IRS Revokes Hospital's Tax-Exempt Status for Noncompliance with Affordable Care Act
Earlier this year, the Internal Revenue Service (IRS) revoked the tax exempt status of an unidentified hospital for failing to comply with the Affordable Care Act (ACA).
The hospital was a “dual status” hospital, meaning that it had both charitable tax-exempt status and governmental status. The hospital was informed of the adverse determination in February 2017 via an IRS letter, a redacted copy of which was recently made public.
Legal Requirements to Maintain Tax Exempt Status
The unnamed hospital at issue was a local, county-run facility that, according to the IRS letter, did not want to continue making the effort or spending the resources needed to comply with Internal Revenue Code Section 501(r)(3). Section 501(r), which was added to the Internal Revenue Code by the ACA in 2010, introduced four new sets of requirements each hospital must meet in order to maintain its 501(c)(3) tax exemption. Section 501(r)(3) requires a tax-exempt hospital to conduct a community health needs assessment ("CHNA") every three years and to adopt an implementation strategy to meet the community health needs identified in the CHNA. The hospital must also make the assessment widely available on the hospital’s website. Here is a link to our previous article that summarizes the CHNA requirements.
Penalties for non-compliance with §501(r)(3) include a $50,000 excise tax and the possibility of temporary taxation of income and revocation of tax-exempt status. In the case of compliance failures determined to be neither “willful” nor “egregious”, hospitals are given the chance to cure the failure through correction and disclosure procedures established in agency policy instructions. In this case, the IRS considered the violation to be “willful.”
In making its adverse determination, the IRS stated that “[Hospital’s] failure to meet the requirements of §1.501(r)-3 is considered willful. Especially in light of the fact that the organization expressed on several occasions that they did not need to be exempt under IRC §501(c)(3) and that their status at times actually got in the way of the ability to be involved in various Medicare reimbursement programs.”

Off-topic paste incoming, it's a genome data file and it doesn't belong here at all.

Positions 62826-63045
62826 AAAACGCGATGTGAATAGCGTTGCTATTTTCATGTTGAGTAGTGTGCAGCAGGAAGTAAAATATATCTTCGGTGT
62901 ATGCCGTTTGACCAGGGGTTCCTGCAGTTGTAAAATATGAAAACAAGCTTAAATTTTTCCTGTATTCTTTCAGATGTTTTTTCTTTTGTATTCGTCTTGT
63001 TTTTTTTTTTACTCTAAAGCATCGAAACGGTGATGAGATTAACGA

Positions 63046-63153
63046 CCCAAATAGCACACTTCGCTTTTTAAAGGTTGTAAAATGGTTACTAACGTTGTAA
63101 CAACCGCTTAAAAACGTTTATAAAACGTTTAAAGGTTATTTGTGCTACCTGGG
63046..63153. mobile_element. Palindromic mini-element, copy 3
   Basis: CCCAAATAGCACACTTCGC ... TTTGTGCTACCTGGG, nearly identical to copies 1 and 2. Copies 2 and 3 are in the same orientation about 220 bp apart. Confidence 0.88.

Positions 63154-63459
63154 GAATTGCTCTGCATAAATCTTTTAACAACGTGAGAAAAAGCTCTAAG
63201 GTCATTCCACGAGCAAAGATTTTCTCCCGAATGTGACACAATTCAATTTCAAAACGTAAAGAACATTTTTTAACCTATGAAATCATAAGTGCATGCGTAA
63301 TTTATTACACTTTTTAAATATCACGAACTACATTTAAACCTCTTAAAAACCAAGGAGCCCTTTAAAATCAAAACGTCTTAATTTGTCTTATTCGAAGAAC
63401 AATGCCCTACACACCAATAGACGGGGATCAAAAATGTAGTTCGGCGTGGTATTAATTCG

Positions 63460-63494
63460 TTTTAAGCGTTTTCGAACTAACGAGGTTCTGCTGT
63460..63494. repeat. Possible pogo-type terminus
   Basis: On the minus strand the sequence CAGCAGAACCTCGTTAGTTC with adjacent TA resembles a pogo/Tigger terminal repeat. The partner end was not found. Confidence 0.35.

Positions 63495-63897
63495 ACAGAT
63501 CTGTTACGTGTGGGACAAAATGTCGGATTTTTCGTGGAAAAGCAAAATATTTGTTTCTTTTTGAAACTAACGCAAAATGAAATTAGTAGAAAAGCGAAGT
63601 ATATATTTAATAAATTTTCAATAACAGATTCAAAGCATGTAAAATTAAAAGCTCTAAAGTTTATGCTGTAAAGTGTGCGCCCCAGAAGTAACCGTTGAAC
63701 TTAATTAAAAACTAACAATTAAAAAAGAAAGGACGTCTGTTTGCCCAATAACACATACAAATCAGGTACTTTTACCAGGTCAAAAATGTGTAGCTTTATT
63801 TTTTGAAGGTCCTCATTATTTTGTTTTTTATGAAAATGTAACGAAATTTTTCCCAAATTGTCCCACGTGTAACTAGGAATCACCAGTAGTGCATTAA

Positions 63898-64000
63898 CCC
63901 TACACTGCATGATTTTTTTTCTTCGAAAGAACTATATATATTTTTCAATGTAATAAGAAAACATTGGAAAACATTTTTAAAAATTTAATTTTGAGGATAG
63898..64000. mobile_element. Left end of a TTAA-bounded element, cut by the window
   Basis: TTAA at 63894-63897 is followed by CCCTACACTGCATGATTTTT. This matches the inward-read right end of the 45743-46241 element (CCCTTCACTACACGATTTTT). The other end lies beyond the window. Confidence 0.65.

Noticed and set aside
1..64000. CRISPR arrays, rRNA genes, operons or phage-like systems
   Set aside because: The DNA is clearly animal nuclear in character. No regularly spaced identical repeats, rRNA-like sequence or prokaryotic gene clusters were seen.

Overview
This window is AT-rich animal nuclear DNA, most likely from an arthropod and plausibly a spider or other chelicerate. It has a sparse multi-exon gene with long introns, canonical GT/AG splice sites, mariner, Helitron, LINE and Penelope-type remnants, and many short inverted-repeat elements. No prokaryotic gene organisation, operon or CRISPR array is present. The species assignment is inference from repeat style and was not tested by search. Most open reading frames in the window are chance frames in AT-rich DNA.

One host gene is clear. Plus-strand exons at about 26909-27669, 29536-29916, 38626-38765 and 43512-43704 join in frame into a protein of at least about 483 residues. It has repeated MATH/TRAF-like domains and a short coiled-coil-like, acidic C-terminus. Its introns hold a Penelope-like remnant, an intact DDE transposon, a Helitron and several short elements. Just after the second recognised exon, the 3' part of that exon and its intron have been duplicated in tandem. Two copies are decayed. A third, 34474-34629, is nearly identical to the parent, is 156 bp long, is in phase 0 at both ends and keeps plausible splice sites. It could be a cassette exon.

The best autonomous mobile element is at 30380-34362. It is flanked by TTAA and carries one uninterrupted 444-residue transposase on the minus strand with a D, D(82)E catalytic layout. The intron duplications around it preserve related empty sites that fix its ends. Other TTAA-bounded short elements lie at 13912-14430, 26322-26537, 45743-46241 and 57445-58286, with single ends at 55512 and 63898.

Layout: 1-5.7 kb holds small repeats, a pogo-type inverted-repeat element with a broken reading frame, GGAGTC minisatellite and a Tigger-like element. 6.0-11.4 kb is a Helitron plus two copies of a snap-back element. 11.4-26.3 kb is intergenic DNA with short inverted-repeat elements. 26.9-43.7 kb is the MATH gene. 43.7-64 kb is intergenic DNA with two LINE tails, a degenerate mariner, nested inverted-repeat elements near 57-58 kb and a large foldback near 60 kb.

Implications of the Action
Although this situation is somewhat unique, given that the hospital was a dual-status hospital, other nonprofit hospitals should take note that the IRS is actively auditing for compliance with §501(r). This includes requirements to perform a CHNA and, importantly, to make sure that assessments are coupled with implementation plans that are adopted and acted upon. Hospitals that conduct CHNAs also must make the CHNAs widely available by, among other things, prominently displaying them on their websites. Finally, dual-status hospitals must closely adhere to all of the requirements of §501(r) if they wish to maintain their 501(c)(3) status.
If you have any questions about this IRS action, or the requirements of §501(r) generally, please contact a member of our health care practice group.
This article has been updated from its previous version.
Jennifer has particular expertise in health law and she represents providers with emphasis in the areas of physicians, hospice, home care and long term care, including one of the country’s largest long-term care organizations. She has a vast array of experience in teaming with providers in the areas of regulatory compliance and contracts.View All Posts by Author ›
- Health Care Reform
- Labor Relations
- Affordable Care Act
- HITECH Act
- Long Term Care
- 6th Circuit Court of Appeals
- Electronic Health Records
- Accountable Care Organizations
- Health Insurance Exchange
- Fraud & Abuse
- Employee Benefits
- Digital Assets
- Did you Know?
- News & Events